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Riverkeeper Challenges NRC on Endangered Sturgeon Impacts

Indian Point and Sturgeon

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Contact: Tina Posterli, Riverkeeper, 914-478-4501 x 239 [email protected]

New Legal Filing attacks adequacy of Final Environmental Assessment by NRC

OSSINING, NY – February 7, 2011 – Riverkeeper today filed a new claim with the Nuclear Regulatory Commission (NRC) in the ongoing Indian Point relicensing battle. This latest legal challenge faults the Federal oversight agency for failing to consider vital information from the National Marine Fisheries Service (NMFS) about affects on endangered and threatened aquatic life in the Hudson River prior to issuing its determination this past December that there are no environmental impacts that would preclude license renewal for the Indian Point nuclear power plant.

The Endangered Species Act (ESA) requires Federal agencies to consult with NMFS whenever a proposed action will impact endangered or threatened species. NRC learned from NMFS as early as October 2007 that the license renewal of Indian Point could adversely affect two federally protected sturgeon species present in the Hudson River. Under the ESA, the NRC then became obligated to prepare a biological assessment for NMFS to review, in order for NMFS to be able to issue an official biological opinion regarding whether relicensing Indian Point will improperly jeopardize endangered species. NMFS’ opinion will contain critical information about impacts to endangered species in the Hudson River, including any necessary mitigation measures or project alternatives.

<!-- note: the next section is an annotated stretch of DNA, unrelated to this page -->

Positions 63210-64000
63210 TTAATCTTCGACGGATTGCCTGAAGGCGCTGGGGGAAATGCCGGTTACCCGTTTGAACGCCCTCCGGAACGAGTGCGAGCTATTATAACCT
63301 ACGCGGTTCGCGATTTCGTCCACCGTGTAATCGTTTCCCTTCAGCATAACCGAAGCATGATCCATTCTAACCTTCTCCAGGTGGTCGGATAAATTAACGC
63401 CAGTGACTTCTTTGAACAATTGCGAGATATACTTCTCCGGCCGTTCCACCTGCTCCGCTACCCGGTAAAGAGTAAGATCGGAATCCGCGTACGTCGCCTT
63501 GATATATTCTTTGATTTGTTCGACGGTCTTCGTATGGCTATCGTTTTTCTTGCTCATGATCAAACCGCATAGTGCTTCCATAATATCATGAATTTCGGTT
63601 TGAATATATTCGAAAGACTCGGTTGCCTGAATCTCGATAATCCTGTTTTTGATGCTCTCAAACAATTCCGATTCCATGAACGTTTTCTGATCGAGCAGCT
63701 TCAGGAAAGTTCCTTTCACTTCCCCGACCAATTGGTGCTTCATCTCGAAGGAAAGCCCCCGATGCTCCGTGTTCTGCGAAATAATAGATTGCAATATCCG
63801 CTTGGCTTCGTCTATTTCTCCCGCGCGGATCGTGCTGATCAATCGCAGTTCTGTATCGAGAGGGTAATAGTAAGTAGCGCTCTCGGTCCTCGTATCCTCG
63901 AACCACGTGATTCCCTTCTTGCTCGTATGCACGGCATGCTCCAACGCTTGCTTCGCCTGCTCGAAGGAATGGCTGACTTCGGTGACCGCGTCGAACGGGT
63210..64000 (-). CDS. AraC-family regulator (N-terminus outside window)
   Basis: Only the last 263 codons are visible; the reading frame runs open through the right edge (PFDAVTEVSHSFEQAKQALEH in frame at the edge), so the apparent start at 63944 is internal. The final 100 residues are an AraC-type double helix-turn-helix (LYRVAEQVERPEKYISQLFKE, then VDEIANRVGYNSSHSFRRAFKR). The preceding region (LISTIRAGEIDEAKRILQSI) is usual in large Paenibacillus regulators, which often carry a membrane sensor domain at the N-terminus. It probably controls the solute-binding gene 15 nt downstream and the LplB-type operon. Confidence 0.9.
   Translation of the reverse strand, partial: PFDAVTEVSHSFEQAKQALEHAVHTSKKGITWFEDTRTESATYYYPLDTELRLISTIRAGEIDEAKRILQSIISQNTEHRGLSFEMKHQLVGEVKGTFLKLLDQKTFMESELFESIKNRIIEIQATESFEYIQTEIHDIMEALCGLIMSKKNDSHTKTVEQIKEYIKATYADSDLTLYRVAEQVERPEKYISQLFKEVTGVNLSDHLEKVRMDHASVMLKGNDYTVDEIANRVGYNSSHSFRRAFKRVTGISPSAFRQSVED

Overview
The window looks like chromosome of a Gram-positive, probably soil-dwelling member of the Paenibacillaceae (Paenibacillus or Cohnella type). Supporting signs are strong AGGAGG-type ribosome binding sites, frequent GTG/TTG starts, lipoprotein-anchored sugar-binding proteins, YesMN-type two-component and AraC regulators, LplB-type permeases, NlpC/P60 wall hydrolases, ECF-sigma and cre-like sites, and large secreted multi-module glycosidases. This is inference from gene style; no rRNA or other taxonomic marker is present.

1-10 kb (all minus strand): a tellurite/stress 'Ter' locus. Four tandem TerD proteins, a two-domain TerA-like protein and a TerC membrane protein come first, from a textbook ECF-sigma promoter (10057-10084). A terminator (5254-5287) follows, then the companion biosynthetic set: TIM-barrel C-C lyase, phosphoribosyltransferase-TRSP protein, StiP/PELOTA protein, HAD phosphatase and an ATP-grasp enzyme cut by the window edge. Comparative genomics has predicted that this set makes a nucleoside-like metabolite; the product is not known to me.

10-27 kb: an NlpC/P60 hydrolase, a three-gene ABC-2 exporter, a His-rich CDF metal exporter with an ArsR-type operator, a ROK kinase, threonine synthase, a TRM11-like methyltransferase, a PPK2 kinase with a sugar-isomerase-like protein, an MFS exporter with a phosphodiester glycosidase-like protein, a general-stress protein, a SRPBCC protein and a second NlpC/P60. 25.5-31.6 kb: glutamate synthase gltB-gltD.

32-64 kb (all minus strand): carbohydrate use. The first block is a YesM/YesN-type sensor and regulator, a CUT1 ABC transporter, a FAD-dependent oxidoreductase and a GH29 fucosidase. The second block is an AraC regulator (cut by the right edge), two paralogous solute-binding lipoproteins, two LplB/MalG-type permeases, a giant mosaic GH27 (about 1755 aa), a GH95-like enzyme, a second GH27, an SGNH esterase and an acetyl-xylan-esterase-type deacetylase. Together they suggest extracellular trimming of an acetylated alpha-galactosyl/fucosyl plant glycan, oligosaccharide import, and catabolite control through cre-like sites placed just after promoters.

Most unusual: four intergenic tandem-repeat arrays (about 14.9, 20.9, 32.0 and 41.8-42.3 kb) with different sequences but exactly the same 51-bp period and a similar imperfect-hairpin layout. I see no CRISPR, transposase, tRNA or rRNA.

However, NRC delayed for three years in giving NMFS all the information necessary for NMFS to perform its required consultation duties. As a result, the NRC ultimately issued a Final Supplemental Environmental Impact Statement (FSEIS) recommending license renewal before NMFS could perform its required analysis and inform NRC’s assessment with crucial input.

“NRC’s failure to consider feedback from NMFS completely flouts the whole purpose of the Endangered Species Act, and leaves the FSEIS blatantly inadequate,” said Riverkeeper Staff Attorney, Deborah Brancato. “Without the benefit of NMFS’ biological opinion, it is hard to fathom how NRC’s conclusions about impacts to endangered species, and ultimately, the appropriateness of relicensing Indian Point were fully-informed and accurate.”

Riverkeeper’s new filing comes on the heels of a challenge filed by Riverkeeper and Hudson River Sloop Clearwater calling for NRC to fully assess the environmental impacts of long-term nuclear waste storage at Indian Point prior to its relicensing. Since the NRC issued its FSEIS, Riverkeeper has been concerned about the scientific information in the report contradicting the agency’s conclusions.

These new claims are yet further examples of NRC’s flawed environmental review process in the Indian Point license renewal proceeding. NRC has overlooked serious environmental issues in reaching the conclusion that Indian Point should be relicensed. NRC’s conclusions continue to be unsupported by the facts and raise serious questions about the agency’s willingness to objectively assess Indian Point’s true impact on the Hudson River.

A panel of independent NRC judges will now determine whether Riverkeeper’s new claim will be admitted into the ongoing license renewal proceedings. Riverkeeper currently is preparing for a hearing on three issues challenging the safety and environmental impacts of relicensing Indian Point. A federal hearing is tentatively scheduled for summer 2011.

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